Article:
My own microphone collection divides up into 4 distinct categories:-

  1. Microphones with historic significance or a special place in the development of audio technology; e.g. Marconi-Reisz, STC4017.
  2. Microphones which are good for particular purposes; e.g. AKG D112, Sennheiser e945.
  3. ‘Oooo shiny!’ Microphones purchased for no good reason other than they look cool! (Though occasionally they turn out to be useful!) E.g. Electro-Voice EV664, EV644.
  4. Serious workhorse microphones that will produce fantastic results in a wide range of situations; e.g. AKG C414, Oktava MK-012.

I must confess that when I opened that gorgeous wooden Viking box my instinctive reaction was category 3……. ‘Oooo shiny!’ The nickel finish on these mics is superb. They really look and feel great.

Over the last few weeks I have had a number of recording opportunities to try out The Viking on a range of acoustic instruments. Here below are links to a selection of sound clips from these sessions.

CLICK ON EACH to listen.

  1. Vocal and Tenor Saxophone. Peter Gill and Edi May.
    Peter Gill Vocal
  2. National Steel Guitar and Vocal. Pete Atkin.Pete Atkin. National Steel Guitar and vocal
  3. Anglo Saxon Lyre. Andrew Glover-Whitley.Anglo Saxon Lyre Andrew Glover-Whitley
  4. Chinese Walking Stick Flute. Andrew Glover-Whitley.Andrew Glover-Whitley Chinese Flute Walking Stick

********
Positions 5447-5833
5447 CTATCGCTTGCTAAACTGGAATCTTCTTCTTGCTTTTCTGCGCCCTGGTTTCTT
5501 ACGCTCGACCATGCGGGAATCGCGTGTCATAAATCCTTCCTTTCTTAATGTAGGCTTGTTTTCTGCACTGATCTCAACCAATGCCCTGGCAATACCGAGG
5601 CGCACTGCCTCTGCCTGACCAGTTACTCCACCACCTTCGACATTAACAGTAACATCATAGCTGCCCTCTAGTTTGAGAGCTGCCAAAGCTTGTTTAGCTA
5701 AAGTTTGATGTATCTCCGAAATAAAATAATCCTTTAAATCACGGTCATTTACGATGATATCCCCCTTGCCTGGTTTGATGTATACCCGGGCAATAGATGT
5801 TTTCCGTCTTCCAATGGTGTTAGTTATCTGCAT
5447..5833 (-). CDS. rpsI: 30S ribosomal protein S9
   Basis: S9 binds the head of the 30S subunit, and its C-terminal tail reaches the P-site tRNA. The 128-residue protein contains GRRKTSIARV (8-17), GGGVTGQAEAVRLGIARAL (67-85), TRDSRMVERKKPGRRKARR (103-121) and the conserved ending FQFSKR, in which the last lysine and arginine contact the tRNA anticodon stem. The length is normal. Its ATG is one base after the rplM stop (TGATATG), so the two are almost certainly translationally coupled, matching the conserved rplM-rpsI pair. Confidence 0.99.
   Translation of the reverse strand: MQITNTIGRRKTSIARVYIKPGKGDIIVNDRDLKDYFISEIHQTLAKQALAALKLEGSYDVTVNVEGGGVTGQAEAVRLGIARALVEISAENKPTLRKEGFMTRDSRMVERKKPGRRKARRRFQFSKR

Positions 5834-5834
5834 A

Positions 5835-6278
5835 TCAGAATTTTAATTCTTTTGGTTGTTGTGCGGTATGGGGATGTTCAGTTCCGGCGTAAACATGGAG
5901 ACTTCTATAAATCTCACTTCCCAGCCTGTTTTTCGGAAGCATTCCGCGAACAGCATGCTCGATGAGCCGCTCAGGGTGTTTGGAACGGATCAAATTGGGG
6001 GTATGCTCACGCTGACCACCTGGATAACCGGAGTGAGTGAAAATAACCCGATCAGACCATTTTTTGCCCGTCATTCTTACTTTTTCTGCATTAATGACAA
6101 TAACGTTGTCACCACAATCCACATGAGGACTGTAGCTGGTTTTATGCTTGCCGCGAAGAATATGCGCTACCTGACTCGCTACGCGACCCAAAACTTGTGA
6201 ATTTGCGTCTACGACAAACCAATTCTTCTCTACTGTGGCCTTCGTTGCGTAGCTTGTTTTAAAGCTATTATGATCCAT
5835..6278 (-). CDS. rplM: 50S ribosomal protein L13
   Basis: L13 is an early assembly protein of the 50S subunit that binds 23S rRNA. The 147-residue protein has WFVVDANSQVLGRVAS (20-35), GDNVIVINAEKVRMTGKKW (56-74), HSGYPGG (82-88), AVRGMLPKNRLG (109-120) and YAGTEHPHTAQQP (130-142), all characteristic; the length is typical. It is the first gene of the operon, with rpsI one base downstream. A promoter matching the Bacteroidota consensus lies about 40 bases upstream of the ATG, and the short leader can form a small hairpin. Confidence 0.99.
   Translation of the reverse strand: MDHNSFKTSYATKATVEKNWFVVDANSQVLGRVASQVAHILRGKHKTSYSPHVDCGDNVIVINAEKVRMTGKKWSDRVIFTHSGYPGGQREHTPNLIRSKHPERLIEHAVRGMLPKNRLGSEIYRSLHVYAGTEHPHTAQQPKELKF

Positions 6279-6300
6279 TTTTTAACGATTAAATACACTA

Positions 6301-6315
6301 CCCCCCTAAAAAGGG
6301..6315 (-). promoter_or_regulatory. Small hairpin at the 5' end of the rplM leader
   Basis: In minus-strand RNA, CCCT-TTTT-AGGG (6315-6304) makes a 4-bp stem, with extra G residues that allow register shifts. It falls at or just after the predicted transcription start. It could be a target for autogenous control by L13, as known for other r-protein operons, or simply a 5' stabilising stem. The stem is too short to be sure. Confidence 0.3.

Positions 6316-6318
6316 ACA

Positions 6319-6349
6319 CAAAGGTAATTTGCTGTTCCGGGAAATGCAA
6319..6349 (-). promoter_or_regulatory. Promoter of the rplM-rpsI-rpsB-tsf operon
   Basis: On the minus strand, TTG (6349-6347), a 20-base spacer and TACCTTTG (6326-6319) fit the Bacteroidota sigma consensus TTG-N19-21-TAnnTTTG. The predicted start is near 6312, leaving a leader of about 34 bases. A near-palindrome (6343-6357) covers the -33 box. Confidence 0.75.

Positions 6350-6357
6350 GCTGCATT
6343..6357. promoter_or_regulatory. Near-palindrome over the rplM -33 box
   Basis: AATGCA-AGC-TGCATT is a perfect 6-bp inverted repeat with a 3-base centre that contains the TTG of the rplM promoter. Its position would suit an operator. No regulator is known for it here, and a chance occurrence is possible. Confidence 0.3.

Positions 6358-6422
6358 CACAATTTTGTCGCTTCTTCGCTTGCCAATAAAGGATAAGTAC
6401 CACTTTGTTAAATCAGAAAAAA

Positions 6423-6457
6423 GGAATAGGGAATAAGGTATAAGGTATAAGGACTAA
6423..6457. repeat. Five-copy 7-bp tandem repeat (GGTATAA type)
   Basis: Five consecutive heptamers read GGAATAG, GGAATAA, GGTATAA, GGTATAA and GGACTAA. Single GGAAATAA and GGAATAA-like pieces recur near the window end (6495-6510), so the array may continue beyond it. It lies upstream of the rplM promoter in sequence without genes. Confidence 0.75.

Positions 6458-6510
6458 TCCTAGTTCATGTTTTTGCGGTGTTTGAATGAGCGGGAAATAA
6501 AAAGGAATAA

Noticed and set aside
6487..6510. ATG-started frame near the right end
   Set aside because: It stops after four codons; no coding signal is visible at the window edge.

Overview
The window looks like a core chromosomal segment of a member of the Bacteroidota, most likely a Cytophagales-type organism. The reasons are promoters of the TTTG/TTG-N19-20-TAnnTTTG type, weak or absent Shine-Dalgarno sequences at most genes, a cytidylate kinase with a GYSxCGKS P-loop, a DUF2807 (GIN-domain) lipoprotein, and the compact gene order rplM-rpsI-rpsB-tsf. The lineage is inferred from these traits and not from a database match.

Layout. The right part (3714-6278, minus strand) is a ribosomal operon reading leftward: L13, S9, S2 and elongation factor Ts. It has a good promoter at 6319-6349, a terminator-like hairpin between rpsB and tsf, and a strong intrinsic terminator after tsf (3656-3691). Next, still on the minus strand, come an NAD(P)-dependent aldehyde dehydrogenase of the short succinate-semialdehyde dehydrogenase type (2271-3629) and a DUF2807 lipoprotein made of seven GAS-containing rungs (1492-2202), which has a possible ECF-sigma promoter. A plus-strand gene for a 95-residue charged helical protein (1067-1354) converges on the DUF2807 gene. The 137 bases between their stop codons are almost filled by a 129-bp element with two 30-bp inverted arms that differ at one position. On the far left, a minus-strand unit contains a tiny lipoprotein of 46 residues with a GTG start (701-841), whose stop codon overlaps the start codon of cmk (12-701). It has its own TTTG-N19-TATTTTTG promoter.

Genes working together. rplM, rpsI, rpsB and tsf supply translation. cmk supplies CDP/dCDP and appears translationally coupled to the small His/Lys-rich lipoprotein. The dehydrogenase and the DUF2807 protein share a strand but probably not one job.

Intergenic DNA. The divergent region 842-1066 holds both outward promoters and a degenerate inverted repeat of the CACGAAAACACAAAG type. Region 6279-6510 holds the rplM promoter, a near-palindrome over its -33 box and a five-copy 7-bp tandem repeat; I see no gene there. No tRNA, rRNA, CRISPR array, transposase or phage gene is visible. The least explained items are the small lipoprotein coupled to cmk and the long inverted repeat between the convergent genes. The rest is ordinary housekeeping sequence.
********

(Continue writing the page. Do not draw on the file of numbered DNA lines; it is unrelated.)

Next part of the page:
5. Breton Bombard. Andrew Glover-Whitley. (blowing this thing can lead to burst blood vessels!)Andrew Glover-Whitley. Breton Bombard in Bflat
  6. Rock Flute. Andrew Glover-Whitley.Andrew Glover-Whitley Rock Flute
  7. Tenor Saxophone. Edi May.Edi May Tenor Sax

In Conclusion. 

The Viking, Extinct Audio’s BM9 is a superb, hand built, ribbon microphone, in the finest tradition of Yorkshire craftsmanship and engineering.  It produces an extraordinary level of fine detail. The low end is rich and full. It is a joy to work with and has definitely joined category 4 in my collection……… though I still can’t help going ‘Oooo shiny’ every time I open the lid of the box!

For more information about Extinct Audio visit: – https://www.extinctaudio.co.uk/microphones/

 

Extinct Audio BM9 Directivity response plots

P.S.  Buying a Stereo pair was inevitable!

Extinct Audio BM9s. My custom Stereo Mount under construction

Custom mount under construction. using a pair of Rycote Universal Shock Mounts.

AKG C747 More Than Just A Podium Conference Mic.